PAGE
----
7. This video also demonstrates that both low conductors are in the same exact VDI range.
  8. I squeezed in few minutes a 4 hours session of today... Enjoy with me the two rings I found...
  9. I am doing the same test as I did with GMX and NOX. The first test I did was with the infinium with a 8' mono coil and I got nothing.I did a test one time with the same size white and yellow gold rings, and the yellow gold gave me a dig me hit and white gold nothing.This machine does not like small deep white gold rings.I bet the new AQ would hit it.I then tried the X-terra with the 6'' 18kz dd coil.I did it in prospect mode with max sens. and got a very soft signal but repeatable. This is max depth for this combo.I then tried it in coin mode with every thing open in 1 tone and I got a very soft hit with -8 and 48 as id which are iron wrap around #'s. The infinium did hit the 9" nickel I buried 8 years ago with a nice soft signal.This machine likes deeper yellow gold better in my opinion.
  10. I Finally got back to the park where i found the Kennedy Half in February! Went with the AT Pro again, but i had the 5x8 stock coil on this time! I haven't used it nearly enough! The 8.5x11 is waiting for a new coil cover, so it was a no go! It was still very steamy out, but i managed to find enough good targets to keep me on task! Now when i say "good" targets, they are not of the caliber that most of you post! But that's the hand I'm delt, living where i do! The beaches have been very lean as of late, and i needed to get my legs, ears, and brain, back to hunt mode! I thought i found a nice chunky silver religious pendant within the first five minutes!🥳 But after cleaning a little, it was just plated pot metal!😞 Oh well, at least that got my heart pumping! I detected a little over two hours, and the legs and sunlight started to faulter! It was a decent hunt! And i have alot more ground to cover there! Even if only to retune my body and senses, until the beaches liven up a little! Next hunt there will be with the Knox!👍👍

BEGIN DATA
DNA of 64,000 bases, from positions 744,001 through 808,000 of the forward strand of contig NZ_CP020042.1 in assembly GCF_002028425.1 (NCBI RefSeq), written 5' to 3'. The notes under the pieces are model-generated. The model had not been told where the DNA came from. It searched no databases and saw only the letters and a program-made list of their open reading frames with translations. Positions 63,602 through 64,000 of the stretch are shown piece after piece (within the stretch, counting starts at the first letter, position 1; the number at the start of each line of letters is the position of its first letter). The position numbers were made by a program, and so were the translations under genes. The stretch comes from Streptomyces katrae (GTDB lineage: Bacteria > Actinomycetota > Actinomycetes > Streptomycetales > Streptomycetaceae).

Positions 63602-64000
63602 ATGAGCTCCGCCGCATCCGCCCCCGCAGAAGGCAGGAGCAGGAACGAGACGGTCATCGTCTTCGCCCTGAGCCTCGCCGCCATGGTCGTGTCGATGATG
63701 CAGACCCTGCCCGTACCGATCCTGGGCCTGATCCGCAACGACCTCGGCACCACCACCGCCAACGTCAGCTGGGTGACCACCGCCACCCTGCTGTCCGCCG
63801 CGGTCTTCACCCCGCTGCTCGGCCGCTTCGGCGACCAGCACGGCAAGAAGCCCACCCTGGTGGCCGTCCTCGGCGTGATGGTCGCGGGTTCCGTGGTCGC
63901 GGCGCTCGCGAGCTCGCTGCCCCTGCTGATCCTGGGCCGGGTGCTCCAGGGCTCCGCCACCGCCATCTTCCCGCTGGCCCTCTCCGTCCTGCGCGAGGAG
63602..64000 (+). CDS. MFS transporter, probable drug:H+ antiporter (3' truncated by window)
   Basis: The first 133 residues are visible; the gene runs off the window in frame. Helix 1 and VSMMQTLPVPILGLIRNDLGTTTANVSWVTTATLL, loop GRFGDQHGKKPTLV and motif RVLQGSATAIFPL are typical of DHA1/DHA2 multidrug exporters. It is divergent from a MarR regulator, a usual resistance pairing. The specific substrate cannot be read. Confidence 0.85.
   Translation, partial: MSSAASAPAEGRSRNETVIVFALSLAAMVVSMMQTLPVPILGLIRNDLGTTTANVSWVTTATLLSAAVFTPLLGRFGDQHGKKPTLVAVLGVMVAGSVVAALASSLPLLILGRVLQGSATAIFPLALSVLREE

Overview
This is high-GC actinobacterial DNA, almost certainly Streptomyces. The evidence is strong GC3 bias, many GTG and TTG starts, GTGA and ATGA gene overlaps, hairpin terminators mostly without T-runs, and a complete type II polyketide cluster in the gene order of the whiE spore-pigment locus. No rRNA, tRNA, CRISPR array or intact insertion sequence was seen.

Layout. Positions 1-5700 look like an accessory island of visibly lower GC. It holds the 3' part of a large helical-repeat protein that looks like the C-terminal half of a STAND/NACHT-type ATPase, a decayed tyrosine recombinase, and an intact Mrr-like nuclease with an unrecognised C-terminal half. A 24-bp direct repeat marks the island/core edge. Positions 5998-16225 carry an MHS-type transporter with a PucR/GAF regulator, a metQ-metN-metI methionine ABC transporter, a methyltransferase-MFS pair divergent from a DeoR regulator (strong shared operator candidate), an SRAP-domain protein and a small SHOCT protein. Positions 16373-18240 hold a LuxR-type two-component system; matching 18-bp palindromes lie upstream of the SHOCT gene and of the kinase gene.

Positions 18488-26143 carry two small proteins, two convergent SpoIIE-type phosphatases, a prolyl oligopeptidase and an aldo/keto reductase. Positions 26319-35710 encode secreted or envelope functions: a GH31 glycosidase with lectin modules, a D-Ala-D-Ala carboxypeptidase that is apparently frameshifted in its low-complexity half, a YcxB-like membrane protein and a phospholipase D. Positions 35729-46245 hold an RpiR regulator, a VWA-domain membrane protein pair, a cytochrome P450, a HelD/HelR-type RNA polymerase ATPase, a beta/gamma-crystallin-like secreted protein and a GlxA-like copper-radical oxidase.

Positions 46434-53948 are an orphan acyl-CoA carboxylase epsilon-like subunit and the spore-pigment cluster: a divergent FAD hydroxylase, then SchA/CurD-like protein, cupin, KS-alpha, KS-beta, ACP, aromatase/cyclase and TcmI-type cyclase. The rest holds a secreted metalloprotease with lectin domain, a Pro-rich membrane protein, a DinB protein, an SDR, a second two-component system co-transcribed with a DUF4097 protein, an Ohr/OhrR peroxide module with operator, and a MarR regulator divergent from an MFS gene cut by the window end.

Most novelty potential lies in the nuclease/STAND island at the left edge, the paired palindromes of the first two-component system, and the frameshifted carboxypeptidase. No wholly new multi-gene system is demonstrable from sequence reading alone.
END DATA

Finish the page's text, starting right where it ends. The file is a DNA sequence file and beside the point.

11. I have found a few silver chains on the football field close to me, but a gold chain has eluded me. I'm sure there is one there, but I will need some guidance from others. Might anyone know what a thicker gold chain would come up as on an Equinox? Thanks for any help you can provide. Please see pic for about what I'm thinking.
  12. I hope you get a deep monster gold ring with the new Impulse Steve. How long does it take you to get to lake Tahoe?
  13. I don't know what about You, but even if during the years I found heaviest and more obvious pieces, I really miss only few of them... As an example this tiny cross and the star in my mouth... Not that I'm too religious, almost atheist indeed, but I love the shape of some objects...And rarely find again the same shape too...